• Digsby still sucks – It randomly silently spams your friends via IM, telling them that you’ve found a great new IM client called Digsby and that they should download it.
    The first I knew about it was when I got a pissed off phone call from my Auntie, who had gone ahead and installed it and it had “taken over her computer”.
    So now, Digsby still evil, which is a shame because it’s the most Adium-like Instant messenger for Windows.

    Pidgin sucks for other reasons – It’s ugly, it unnecessarily steals focus, window docking doesn’t work properly in Win 7 (Starter at least), and it seems to have a hard time auto-reconnecting when you have a flakey connection.
    Trillian is now the best option, even though it isn’t open source it has the cool federated history, it does all the protocols I need and it has useful non intrusive message notifications.

    • I use Digsby daily, and I’m not one of their die-hard fans, but I’ve never had it randomly spam anyone. Although it did try spam my social networks when I first added them, I haven’t seen anything like that since.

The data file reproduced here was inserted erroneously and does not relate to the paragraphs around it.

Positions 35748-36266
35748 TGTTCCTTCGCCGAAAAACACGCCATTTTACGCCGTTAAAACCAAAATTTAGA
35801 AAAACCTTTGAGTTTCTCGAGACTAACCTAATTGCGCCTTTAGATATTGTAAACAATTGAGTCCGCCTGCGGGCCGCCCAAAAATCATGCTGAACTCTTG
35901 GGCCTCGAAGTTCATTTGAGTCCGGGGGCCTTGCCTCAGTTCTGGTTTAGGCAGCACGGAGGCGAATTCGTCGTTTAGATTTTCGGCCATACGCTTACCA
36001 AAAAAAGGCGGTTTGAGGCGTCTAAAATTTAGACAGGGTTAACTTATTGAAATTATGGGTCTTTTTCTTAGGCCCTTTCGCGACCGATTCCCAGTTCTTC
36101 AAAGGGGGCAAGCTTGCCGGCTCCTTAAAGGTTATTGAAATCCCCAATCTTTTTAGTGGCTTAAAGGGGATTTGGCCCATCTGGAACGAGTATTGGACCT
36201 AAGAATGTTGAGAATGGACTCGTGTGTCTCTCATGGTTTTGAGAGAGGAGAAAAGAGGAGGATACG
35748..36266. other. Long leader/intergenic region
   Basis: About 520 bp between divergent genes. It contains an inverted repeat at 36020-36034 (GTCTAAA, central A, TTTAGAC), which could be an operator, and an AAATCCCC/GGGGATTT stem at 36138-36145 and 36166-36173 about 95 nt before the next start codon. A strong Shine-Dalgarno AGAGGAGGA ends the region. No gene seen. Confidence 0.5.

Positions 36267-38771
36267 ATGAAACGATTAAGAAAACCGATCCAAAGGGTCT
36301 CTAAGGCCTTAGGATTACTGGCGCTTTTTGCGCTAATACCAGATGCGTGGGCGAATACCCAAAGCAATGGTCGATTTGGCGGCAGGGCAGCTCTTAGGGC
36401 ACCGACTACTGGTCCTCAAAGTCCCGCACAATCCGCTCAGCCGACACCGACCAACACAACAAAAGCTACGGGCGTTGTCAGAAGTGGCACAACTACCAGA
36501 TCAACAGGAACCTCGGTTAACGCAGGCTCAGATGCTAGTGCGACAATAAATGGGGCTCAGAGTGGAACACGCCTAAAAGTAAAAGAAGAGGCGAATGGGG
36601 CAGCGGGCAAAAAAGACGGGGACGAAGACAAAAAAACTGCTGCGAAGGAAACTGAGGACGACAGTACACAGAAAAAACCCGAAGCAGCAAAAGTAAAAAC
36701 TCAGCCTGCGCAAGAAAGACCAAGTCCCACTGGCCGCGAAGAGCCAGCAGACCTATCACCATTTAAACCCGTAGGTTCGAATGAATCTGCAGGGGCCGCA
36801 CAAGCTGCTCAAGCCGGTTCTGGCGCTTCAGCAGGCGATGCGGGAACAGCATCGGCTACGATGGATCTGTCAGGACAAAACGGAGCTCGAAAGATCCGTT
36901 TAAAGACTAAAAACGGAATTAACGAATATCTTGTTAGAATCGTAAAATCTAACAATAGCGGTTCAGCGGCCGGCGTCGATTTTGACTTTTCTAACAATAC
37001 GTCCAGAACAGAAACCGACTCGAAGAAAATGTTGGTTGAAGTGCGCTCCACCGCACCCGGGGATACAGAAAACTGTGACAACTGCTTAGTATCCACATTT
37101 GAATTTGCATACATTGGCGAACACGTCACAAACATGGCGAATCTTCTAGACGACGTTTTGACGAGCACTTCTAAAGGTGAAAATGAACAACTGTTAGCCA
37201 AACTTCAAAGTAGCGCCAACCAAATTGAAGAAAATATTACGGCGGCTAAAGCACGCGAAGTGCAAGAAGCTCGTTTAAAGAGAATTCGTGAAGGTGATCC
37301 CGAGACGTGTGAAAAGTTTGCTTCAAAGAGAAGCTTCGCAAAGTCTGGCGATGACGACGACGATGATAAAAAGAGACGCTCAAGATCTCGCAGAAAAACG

It is a little bloated and now has ads on every conversation window, but they’re minor to me at the moment.

  • I’ll use pidgin when it works with photo and youtube sharing in the same ways that Windows Live Messenger does. My friend who uses pidgin tries to send me a photo and instead of it coming up next to the convo, I view it and then close it without saving it at any point.. I now have to download the photo, view it on my PC and then delete it from god knows where it saved too.

    WLM + aPatch > Pidgin for anyone who regularly shares photos with friends / family

  • I should just point out that pidgin also has a linux build. I’m probably only a medium level user of a IM client, because i dont use it to share photos or files, i just found it too slow (now i just use the public folder in dropbox and paste a link – works great).
    To the user above who complained about it being finicky on low-quality networks, you might want to check for alternatives to the plugins you are using, some are more reliable than others.